Pop Essays #1: Ultra, ‘Rescue Me’

Firstly a happy new year to you all, albeit one that seems to be starting suspiciously just as the last one did globally speaking. But no matter, I’m a firm believer, in the words of D:Ream, that things can only get better. Especially as today, I write both my first blog post of 2021 and first in a new continuous series. Welcome to Pop Essays…

So what’s it all about? Well basically, it’s my new series of posts where I hope to enthuse and write long form about pop music, but specifically the songs or bands only I seem to still enthuse about or have a fondness for.

Consider these the hidden gems, if you will; this is my opportunity to make them shine and stand out and have their moment that for one reason or another they had but was swiftly forgotten about or didn’t have their moment at all.

In fact, the ‘lost gem’ quality is the only rule here. Anything goes otherwise; be it single, album track that never was a single, B-side, digital only exclusive. If I love it, I’m writing about it in detail.

Unlike The Story of Pop series, I hope to make this a continuing project, not just limited to one specific year. But just like that series, there’ll be video and Spotify playlist accompaniment that will be regularly updated. Perhaps you’ll discover something new – or maybe even rediscover an old favourite that was lost in the mists of time.

So speaking of which – let’s not waste anymore time, and get straight down to it, with the first of what I hope will be many Pop Essays. Hope you enjoy them…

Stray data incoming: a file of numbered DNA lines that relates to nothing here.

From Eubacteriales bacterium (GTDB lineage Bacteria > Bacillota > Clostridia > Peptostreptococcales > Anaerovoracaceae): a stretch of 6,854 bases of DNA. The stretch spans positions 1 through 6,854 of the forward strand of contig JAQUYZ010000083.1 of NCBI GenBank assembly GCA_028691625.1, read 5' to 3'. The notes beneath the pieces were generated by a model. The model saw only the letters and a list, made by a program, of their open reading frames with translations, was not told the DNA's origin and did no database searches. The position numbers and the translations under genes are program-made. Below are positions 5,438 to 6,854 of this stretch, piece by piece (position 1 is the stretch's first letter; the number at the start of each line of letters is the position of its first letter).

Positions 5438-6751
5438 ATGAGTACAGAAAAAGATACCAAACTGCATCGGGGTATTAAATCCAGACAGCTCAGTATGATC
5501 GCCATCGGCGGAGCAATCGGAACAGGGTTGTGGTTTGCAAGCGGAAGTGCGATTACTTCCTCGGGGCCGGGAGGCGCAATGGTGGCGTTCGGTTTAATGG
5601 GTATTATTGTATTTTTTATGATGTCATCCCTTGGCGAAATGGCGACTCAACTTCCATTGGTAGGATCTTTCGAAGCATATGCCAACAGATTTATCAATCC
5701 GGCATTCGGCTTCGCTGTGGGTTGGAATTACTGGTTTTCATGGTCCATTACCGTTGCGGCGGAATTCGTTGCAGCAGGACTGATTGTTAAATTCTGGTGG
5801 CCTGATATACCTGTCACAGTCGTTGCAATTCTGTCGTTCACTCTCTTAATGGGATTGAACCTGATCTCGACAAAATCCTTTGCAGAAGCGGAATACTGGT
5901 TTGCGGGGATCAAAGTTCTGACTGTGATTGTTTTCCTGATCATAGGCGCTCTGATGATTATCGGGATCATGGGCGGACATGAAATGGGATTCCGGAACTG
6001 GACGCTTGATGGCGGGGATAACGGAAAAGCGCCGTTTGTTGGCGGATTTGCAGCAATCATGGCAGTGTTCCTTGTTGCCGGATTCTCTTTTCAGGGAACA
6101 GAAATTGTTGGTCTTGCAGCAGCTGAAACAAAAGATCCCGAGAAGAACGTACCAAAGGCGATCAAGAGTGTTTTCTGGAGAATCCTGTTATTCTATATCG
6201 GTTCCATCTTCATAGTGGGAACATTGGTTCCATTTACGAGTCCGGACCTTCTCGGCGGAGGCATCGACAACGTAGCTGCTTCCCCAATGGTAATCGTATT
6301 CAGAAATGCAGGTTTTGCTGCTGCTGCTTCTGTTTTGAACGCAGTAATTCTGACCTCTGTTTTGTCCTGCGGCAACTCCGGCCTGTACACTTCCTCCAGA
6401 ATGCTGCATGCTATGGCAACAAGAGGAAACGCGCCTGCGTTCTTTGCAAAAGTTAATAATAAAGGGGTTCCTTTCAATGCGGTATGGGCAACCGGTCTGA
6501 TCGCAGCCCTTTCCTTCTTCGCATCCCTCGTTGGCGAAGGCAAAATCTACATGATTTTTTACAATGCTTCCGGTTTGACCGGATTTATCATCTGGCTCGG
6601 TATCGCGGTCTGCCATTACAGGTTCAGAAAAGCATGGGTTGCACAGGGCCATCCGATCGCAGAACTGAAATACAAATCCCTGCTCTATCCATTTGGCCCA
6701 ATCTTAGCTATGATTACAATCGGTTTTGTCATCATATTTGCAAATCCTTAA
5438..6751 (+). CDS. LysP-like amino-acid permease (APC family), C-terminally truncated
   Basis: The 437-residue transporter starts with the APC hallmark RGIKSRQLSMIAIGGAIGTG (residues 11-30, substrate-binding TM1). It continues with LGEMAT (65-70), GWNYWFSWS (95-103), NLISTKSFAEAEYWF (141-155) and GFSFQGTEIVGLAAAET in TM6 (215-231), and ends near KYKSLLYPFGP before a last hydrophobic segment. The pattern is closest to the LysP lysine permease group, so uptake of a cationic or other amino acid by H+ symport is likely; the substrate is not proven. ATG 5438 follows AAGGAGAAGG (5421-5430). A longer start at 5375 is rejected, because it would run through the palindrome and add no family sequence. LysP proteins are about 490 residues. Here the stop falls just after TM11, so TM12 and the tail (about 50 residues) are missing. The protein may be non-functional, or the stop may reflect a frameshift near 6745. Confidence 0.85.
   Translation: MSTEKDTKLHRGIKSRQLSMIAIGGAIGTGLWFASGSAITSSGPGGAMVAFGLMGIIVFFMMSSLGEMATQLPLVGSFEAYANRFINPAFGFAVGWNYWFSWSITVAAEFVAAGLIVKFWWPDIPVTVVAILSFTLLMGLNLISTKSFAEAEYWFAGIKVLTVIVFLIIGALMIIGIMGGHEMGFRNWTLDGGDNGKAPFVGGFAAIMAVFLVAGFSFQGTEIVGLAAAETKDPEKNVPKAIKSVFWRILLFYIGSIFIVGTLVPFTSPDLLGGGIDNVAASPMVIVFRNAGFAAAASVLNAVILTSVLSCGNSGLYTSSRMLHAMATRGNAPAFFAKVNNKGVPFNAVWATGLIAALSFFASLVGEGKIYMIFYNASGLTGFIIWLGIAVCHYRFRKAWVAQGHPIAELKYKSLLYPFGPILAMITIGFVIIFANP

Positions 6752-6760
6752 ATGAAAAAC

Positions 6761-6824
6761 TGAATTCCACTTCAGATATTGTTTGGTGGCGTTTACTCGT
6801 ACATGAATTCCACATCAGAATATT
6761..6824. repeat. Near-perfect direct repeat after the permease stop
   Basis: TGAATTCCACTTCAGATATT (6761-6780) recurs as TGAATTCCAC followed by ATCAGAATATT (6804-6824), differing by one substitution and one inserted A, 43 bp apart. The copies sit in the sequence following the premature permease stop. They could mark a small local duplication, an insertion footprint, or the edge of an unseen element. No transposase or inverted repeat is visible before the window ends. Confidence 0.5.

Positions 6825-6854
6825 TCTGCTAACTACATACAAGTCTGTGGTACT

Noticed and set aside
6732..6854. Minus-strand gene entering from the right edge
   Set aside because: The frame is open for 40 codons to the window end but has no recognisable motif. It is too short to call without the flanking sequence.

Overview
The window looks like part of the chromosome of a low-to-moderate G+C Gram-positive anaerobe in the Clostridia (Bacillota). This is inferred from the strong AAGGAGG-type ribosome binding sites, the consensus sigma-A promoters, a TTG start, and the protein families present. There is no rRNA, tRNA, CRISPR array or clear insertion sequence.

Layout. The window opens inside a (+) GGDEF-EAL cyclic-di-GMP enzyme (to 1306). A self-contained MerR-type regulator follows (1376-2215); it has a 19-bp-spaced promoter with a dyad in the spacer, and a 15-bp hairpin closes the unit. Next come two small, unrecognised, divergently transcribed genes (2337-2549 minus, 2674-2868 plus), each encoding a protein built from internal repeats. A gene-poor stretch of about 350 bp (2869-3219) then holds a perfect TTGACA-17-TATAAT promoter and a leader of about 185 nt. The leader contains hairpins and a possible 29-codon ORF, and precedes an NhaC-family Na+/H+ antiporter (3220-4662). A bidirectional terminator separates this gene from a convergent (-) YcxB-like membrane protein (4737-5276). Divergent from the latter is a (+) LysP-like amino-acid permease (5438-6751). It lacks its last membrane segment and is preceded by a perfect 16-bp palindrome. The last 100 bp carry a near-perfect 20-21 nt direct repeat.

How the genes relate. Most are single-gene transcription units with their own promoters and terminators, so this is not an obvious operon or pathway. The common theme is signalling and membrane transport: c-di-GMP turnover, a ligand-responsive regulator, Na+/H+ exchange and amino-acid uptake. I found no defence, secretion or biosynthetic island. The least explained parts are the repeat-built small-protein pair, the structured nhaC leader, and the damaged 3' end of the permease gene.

• Artist: Ultra
  • Song: Rescue Me
  • Release Date: 04/01/1999
  • Writers: James Hearn / Jon O’Mahony / Keri Schmidt
  • Producers: Phil Harding / Ian Curnow / Steve Robson / Bob Kraushaar
  • Chart Run: 8 – 16 – 31 – 38 – 56 – 75

One phenomenon of the charts of early January that seems to have been lost in more recent years is the “anything goes” factor. Once upon a time in the mid-late 90s, the music industry didn’t really tend to bother with releasing any major new product or launching major priority new acts until at least the end of February.

It was in effect, their own hibernation period, to rest and take stock after the usually intense and competitively dominant Q4 market running up to Christmas (see, some things have never changed). What this meant was that some unexpected moves could occur – a fluke chart topper that wouldn’t have got there under any ordinary circumstances for instance. Iron Maiden at #1 at the start of 1991 anyone? Yah huh.

You could view it as the music industry equivalent of those languid slipstream days between Christmas and New Year – where staying in your PJs all day, playing jigsaw puzzles and eating cheese and crackers with pickled onions for breakfast was perfectly acceptable. But it also afforded record companies the chance to give a breakthrough to hitherto struggling signings from the previous year.

Ultra were one such case. Launched by EastWest Records in the spring of 1998, the four piece boyband with instruments – with becurtain haired James Hearn on lead vocals, Michael Harwood on guitar, Jon O’Mahony on drums and Nick Keynes on bass – had had a modest start. With aspirations of becoming a new millennium Wham, they had supported Louise Redknapp on tour, and followed this with a smidgen of self penned and not unpleasantly catchy top 20 hits to their name. Debut release ‘Say You Do‘ had made #11 in April, ‘Say It Once‘ followed it at #16 that June.

However, the wheels had fallen off slightly in September when their third single – the somewhat ill titled Motown throwback ‘The Right Time‘ – had stalled inside the top 30 at #27. Playing to the crowd in a pure pop market that was fast approaching a glass ceiling in terms of new acts to produce and successfully launch to an ever more easily distracted audience, their self titled debut album that had been due for release in October was quietly postponed whilst the label had a rethink.